Books made me an engineer
In retrospect, I was not a good engineer in my undergraduate days (1993-1997, more than 25 years ago). Though being in one of the best-privileged colleges in South Korea and even having good credits, I was not a productive engineer. I could follow courses; I could implement a simple microprocessor with VHDL and understand (and implement) the Red-black tree. However, I didn't have any idea of where I could use these things in the actual products. It was the 1990s, and it was the dawn of the software industry in Korea. It was when I was in my master's degree (1997-1998) that I could become an engineer; three books made me so.
1. Essential COM (Don Box / Addison-Wesley, 1997)
When I just entered graduate school for my master's degree, everyone should make presentations by turns. My first topic was Active X, which I chose by myself. Many people who know me (as an Apple zealot) wouldn't believe this, but I was a super Microsoft advocate then. Sun SPARC and SGI Indogo2 workstations were the symbols of the prestige schools and laboratories. However, as a young maverick with a callow ego, I thought everyone's computer (PC - Windows 95) should get more attention. I just heard that Active X is Microsoft's new technology, and that was the reason.
And, now I can tell I was totally ignorant of what I said at my first presentation. Active X was Microsoft's component software technology, but I couldn't even get what was the 'component' here. I heard that it was originated from COM (Component Object Model) and picked this book. I read it over and over, and I could tell what
AddRef were. But I didn't know how they were made of, more specifically, where/how those resided/existed. I learned the compilers and operating systems in the coursework. But in those old days, we could hardly have real experiences with them; all were just in the text - incomplete, fragmentary knowledge. Scattered dots. This book was meaningful because it taught me there was something I didn't know; then, I met the second book.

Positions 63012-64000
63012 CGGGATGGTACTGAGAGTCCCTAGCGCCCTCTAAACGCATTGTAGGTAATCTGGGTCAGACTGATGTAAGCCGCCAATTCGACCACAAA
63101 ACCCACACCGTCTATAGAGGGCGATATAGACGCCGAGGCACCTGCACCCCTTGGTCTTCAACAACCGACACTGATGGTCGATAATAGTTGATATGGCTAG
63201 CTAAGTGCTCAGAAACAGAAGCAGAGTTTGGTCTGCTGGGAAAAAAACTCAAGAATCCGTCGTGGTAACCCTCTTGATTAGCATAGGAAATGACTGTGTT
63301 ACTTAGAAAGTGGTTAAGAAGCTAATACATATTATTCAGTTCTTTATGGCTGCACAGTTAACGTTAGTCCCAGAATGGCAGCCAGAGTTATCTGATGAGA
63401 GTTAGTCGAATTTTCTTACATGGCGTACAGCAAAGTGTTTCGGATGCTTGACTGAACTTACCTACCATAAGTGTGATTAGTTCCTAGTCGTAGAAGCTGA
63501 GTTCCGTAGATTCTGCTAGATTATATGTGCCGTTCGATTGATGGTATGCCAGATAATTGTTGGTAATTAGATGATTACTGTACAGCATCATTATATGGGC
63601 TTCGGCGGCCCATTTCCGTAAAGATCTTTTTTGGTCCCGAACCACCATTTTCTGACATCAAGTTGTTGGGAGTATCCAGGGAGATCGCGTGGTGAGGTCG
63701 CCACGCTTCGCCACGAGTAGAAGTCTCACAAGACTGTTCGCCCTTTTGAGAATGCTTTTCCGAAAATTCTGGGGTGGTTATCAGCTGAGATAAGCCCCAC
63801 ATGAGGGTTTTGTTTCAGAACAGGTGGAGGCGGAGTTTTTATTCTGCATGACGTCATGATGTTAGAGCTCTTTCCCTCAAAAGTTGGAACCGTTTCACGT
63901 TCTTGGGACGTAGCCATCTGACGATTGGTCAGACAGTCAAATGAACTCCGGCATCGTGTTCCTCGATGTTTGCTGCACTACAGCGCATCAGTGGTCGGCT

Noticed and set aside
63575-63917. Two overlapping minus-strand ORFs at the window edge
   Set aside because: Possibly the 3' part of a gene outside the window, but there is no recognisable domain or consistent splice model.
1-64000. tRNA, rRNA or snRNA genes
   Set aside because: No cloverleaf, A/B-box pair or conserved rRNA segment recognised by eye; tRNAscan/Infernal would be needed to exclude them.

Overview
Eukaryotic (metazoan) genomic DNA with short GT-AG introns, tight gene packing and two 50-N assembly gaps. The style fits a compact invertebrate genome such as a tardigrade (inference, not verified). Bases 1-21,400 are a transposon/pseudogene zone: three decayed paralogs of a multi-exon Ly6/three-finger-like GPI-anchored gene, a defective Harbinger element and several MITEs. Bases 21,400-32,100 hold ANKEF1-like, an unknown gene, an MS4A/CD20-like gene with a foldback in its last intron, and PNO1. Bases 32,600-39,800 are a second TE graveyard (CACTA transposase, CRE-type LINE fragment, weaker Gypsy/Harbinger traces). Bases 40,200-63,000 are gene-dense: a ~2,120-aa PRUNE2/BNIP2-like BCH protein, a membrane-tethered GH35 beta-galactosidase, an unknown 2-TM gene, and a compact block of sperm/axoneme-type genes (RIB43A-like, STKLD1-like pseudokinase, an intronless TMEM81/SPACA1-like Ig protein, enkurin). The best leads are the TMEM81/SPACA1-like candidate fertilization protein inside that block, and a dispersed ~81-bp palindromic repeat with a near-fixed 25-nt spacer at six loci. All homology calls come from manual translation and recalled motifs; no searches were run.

2. Inside the C++ Object Model (Stanley B. Lippman / Addison-Wesley, 1996)
Now that I think about it, it was just an absolute coincidence - and great luck to me - to pick up this book at the college bookstore. I couldn't quite remember it, but it would be because of the work 'Object' in the title; I might think it would help me understand COM.
What is the Object? or OOP (Object Oriented Programming)? I could tell the four OOP principles: encapsulation, abstraction, inheritance, and polymorphism. However, this book made me realize that I had only known them theoretically (grammatically in C++). This book taught me how actually those principles were implemented. Especially, I was thrilled when I learned how
vptr (virtual pointer) and
vtable (virtual table) internally worked. Even now, I can't forget that time - the feeling that every scattered dot connected. After understanding the binary level, I could have concrete ideas about how components were implemented and integrated at every level. This is the book I can recommend to new engineers even these days.
3. Multithreading Applications in Win32: The Complete Guide to Threads (Jim Beveridge, Robert Wiener / Addison-Wesley, 1997)
The last book taught me the basics of the system/backend engineer. In 1998, I worked part-time on a game project, Lineage. Now, Lineage is the most successful game in the Korean game industry history. Still, at the time, there were only three developers: Jake, who developed all the code of Lineage at the time, Adam, who created all artworks, and me who was just a sub-programmer (and a GM). At the time, the Lineage server was implemented with Object-C on a Sun Solaris server and could only go through 300 concurrent users. Someday, I proposed to port the server with C++ on Windows NT; I couldn't provide any specific arguments, but it seemed apparent to me that Object-C couldn't be scalable. Jake didn't mention any specific to me, so I thought he just disregarded my opinion. But someday later, he showed me the first prototype of the C++ server and introduced this book to me.
The core idea of the Lineage C++ server was the I/O completion port and the thread pool, a feature of Windows NT. I was shocked by the fact that limiting the number of threads by pooling could improve the overall performance. The concept has become very common such as in kqueue and epoll now, but the book made me understand the basics of server resource management.
Those are the precious books that made me of this day. Although I was out of the engineer's path for a long time, the feeling has always been my precious: the feeling of connecting dots, the moment that fragmented things are connected through a line - the enhancement that I grok out something. A reminiscence exists at present.